Speaking to the Senate Appropriations Committee on Wednesday, Trump’s Secretary of State Mike Pompeo did not confirm the president’s comments, when Senator Cynthia Shaheen raised the issue of the Korean War dead. Shaheen asked on behalf of charity workers who have dedicated years to repatriating the remains of U.S. soldiers missing in action.
“I am optimistic that we will begin to have two opportunities: One is to receive some remains in the not-too-distant future, but then there is a great deal of work with companies like the one you described, nonprofits,” Pompeo said. Asked if this meant that the U.S. had in fact not yet received the remains, Pompeo confirmed that was correct. “We have not yet physically received them,” he said.
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(THIS ARTICLE IS COURTESY OF THE HINDUSTAN TIMES NEWSPAPER OF INDIA)
Why US postponed the 2+2 talks with India
The 2+2 dialogue scheduled for July 6 – the first simultaneous meeting of the Indian defence and external affairs ministers and their US counterparts – was postponed by the US on Wednesday citing “unavoidable reasons”.
US president Donald Trump with Prime Minister Narendra Modi in Philippines in November 2017.
It was the sudden “classified travel” of US secretary of state Mike Pompeo that resulted in the last-minute deferral of the so-called 2-plus-2 dialogue between India and the US originally scheduled for July 6, senior Indian officials involved in talks with the US said.
Indeed, the US is keen on the talks and could even be open to shifting the venue for the discussion between the foreign and defence ministers of the two countries to India, they added.
The officials, none of whom wished to be identified, said the dialogue had been postponed because Pompeo has to travel either to North Korea or Russia.
They dismissed theories that it was US concern over Iran (and India’s oil purchases from that country), the purchase of S-400 missiles from Moscow, or bilateral trade issues that resulted in the deferment. A report in the Financial Times said Pompeo was likely to travel to North Korea to discuss the country’s denuclearisation plans.
The Indian embassy in Washington was informed about the postponement of the dialogue by the state department on Wednesday morning with an assurance that secretary Pompeo would himself conveys his regrets to external affairs minister Sushma Swaraj later over phone. Before the state department communication, both countries were preparing for the meeting, with US ambassador to India Kenneth Juster meeting foreign secretary Vijay Gokhale on Tuesday afternoon.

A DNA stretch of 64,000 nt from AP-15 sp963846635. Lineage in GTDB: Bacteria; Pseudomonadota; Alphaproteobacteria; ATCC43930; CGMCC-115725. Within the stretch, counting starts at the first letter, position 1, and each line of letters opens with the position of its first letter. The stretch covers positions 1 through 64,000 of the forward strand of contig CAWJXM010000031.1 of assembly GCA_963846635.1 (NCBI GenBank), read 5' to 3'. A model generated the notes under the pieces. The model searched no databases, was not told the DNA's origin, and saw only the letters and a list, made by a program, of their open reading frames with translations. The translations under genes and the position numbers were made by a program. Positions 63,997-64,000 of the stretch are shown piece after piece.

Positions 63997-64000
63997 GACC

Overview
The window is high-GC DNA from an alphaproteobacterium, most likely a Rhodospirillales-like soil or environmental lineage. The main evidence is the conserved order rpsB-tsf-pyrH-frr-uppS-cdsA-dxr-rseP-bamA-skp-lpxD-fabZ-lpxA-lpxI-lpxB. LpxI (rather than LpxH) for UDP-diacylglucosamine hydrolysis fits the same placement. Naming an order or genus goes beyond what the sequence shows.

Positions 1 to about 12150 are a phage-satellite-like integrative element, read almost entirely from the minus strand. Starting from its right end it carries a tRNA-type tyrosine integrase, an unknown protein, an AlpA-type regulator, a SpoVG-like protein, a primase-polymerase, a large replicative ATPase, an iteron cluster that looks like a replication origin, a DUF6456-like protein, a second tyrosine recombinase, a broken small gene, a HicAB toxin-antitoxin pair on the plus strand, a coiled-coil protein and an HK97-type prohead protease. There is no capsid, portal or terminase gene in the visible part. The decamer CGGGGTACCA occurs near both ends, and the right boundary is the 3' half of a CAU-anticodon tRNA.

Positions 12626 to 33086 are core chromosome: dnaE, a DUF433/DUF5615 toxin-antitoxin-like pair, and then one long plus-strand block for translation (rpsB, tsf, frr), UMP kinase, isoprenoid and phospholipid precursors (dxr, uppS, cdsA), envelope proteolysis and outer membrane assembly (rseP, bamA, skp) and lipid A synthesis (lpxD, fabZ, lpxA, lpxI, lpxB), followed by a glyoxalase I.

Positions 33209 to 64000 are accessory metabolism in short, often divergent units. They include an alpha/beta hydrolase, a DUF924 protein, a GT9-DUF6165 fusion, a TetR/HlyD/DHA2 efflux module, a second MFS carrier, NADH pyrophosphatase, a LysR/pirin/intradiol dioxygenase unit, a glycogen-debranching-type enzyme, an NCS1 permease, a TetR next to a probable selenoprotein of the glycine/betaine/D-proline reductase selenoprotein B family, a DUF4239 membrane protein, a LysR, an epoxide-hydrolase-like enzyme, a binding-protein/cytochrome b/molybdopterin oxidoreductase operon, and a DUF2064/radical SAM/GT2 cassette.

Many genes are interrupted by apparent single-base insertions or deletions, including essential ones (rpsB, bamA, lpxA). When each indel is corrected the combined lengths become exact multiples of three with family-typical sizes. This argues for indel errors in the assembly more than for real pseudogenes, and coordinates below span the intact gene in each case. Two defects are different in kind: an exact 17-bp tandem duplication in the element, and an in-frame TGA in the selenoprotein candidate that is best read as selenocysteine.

Indian diplomats in the US echoed these views. They, and the Indian officials, pointed to US ambassador Nikki Haley’s meeting with Prime Minister Narendra Modi during which she said the US would not tolerate Pakistan becoming a safe haven for terrorists. They also pointed to the fact that a US trade delegation led by assistant US trade representative Mark Linscott is currently in Delhi negotiating the way to address bilateral trade concerns. India,for its part, the officials said, has decided to address the Trump administration’s concerns by buying oil and gas worth $4 billion a year from the US and also facilitating the purchase of 300 civilian jets worth $40 billion.
During his meetings with US trade representative Robert Lighthizer and secretary of commerce Wilbur Ross in Washington this month, commerce minister Suresh Prabhu agreed with his hosts that the only way to address trade concerns was through a comprehensive dialogue.
On US concerns over India buying the S-400 missile systems from Russia, South Block officials agreed that “this was not an ideal situation” but said that both sides were open to having a candid discussion given India’s legacy issues.
Although US sanctions against Iran will kick in on November 4, senior Indian diplomats said the US is not threatening India over purchase of crude oil from Tehran; Washington is aware that New Delhi had already cut down its oil intake from the Islamic Republic to 6% of the total oil it imports before the sanctions were lifted when Iran signed its deal with the US when Barack Obama was in power.